A Patristic Critique of Political Economy

Eugene McCarraher, in a prophetic voice that captures the deranged spirit of the age (and the Partristic critique of it), writes in his The Enchantments of Mammon:

The grotesque ontology of scarcity and money, the tawdry humanism of acquisitiveness and conflict, the reduction of rationality to the mercenary principles of pecuniary reason—this ensemble of falsehoods that compromise the foundation of economics must be resisted and supplanted.[1]

This sentiment—the dissatisfaction with the what Karl Polanyi describes as the subordination of society to the requirements of market mechanism[2]—is a growing one. How this sentiment fits into one’s general worldview, or how it manifests itself in one’s conception of the world, will depend on how one approaches the subject of political economy, what conceptual tools one has available.

I would like to present what I believe is a uniquely Christian approach to a critique of political economy, as can be represented in the thought of three patristic thinkers: Ambrose of Milan, Basil of Caesarea,[3] and John Chrysostom. Unique in that it has different foundations, and thus a different framework, than most contemporary approaches to political economy, which often come from a broadly neo-liberal framework, or a broadly Marxian framework, both of which are grounded in the enlightenment liberal tradition.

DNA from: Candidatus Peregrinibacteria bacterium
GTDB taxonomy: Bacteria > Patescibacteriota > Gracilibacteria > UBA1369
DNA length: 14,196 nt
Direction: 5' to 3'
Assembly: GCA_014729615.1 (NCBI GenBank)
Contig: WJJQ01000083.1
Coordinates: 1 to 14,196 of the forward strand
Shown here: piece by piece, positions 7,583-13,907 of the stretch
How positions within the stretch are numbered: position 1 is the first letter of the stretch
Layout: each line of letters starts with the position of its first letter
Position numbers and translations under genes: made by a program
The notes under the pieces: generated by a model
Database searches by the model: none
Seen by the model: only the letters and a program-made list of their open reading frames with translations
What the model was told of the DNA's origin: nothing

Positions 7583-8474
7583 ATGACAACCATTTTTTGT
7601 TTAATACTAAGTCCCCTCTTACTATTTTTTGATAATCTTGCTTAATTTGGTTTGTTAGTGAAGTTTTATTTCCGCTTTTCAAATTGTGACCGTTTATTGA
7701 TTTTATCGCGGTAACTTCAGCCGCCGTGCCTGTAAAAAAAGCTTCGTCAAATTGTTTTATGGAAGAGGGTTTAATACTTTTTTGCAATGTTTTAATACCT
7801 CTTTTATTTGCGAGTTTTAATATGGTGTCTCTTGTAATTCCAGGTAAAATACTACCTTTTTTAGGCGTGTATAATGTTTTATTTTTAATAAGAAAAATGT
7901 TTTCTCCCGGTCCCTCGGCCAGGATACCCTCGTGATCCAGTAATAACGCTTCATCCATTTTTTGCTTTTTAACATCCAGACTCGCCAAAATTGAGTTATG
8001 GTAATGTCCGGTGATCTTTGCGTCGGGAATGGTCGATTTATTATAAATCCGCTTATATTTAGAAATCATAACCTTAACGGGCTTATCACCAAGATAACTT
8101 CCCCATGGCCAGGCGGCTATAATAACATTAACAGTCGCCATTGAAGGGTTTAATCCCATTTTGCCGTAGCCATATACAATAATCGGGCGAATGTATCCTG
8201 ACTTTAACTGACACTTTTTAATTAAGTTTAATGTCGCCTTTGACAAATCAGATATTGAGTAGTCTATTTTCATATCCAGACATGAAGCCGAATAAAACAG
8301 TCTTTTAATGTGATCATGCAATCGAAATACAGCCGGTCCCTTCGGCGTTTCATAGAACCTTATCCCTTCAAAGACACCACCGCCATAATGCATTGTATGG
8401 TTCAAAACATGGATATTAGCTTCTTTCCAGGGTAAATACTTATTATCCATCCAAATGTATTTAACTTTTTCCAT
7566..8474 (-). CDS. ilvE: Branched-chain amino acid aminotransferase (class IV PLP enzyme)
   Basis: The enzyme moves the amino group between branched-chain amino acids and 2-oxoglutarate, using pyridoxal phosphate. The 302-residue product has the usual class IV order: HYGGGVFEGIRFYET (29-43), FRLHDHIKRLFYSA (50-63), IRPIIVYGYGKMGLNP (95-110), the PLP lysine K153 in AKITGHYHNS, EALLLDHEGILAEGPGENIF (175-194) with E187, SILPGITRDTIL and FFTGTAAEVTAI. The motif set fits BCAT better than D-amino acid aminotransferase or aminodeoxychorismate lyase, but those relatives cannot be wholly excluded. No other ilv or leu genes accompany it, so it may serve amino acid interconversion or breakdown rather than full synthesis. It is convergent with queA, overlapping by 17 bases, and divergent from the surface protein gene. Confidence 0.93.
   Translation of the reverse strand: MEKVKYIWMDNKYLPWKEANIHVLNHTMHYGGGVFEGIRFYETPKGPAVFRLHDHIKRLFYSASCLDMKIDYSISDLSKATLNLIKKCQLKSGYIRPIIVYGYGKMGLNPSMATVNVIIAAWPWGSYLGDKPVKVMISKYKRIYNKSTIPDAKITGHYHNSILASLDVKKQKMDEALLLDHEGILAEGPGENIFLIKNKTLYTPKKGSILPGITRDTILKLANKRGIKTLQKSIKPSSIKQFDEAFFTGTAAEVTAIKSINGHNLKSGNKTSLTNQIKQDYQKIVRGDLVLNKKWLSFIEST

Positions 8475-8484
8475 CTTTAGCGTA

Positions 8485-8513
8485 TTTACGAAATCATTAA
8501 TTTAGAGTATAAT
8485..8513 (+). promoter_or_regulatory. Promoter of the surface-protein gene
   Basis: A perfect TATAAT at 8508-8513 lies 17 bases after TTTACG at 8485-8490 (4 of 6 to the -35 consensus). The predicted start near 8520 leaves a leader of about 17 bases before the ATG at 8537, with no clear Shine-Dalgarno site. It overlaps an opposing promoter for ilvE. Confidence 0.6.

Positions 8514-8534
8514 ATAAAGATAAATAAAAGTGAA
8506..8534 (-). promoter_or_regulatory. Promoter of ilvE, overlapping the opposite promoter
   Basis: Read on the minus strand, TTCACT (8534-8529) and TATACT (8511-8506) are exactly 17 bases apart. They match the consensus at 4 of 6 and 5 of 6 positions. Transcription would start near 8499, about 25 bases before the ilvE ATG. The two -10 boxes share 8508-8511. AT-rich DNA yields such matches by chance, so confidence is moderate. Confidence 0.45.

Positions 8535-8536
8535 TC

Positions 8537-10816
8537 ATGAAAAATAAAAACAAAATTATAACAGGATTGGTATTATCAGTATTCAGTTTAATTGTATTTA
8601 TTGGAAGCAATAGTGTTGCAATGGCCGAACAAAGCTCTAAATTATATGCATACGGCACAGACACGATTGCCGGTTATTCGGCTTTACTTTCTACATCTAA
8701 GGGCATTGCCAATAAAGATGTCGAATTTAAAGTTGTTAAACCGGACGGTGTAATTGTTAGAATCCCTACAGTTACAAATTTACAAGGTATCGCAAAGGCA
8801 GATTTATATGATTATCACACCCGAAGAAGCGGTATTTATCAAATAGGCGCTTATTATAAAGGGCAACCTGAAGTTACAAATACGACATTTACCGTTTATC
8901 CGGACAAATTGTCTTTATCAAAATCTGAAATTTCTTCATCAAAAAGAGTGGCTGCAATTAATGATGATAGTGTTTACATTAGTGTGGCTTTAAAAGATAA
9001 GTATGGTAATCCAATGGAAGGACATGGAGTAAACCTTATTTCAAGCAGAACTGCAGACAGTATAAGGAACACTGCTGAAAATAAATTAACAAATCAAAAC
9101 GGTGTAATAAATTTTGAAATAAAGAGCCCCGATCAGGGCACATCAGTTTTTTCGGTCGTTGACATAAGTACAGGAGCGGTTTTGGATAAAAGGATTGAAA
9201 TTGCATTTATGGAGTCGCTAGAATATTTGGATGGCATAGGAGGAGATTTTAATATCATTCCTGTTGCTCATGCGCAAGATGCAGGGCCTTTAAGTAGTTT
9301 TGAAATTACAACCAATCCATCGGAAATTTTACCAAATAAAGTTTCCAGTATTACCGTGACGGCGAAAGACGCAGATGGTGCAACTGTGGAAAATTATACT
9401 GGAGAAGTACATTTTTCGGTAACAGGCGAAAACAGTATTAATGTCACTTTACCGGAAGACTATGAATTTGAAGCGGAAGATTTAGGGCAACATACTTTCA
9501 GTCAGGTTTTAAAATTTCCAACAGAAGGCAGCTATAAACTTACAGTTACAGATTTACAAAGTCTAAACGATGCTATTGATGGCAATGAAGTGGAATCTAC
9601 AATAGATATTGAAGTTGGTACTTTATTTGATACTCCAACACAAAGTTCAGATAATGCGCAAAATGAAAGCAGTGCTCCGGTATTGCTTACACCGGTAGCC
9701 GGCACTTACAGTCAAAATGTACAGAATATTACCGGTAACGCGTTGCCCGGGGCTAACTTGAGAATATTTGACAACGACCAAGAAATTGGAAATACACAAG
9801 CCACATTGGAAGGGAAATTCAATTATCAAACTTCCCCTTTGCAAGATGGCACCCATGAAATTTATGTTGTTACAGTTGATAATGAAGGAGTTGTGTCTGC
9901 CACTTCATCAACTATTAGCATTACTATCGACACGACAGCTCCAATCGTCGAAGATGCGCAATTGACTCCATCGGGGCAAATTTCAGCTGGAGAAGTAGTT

As opposed to approaches to political economy derived from classical liberalism—such as the Lockean state of nature of the free individual,[4] or the Hobbesian war of all against all[5]—this Christian approach starts with the world as created by God. This starting point insists that the world has a telos, which is love, that plays itself out in creation in that the world is created purposefully for the enjoyment of all. It is a view of the world as being one of plenty for all,[6] and a world of primordial communism: a world common to all, for all to share and enjoy.[7]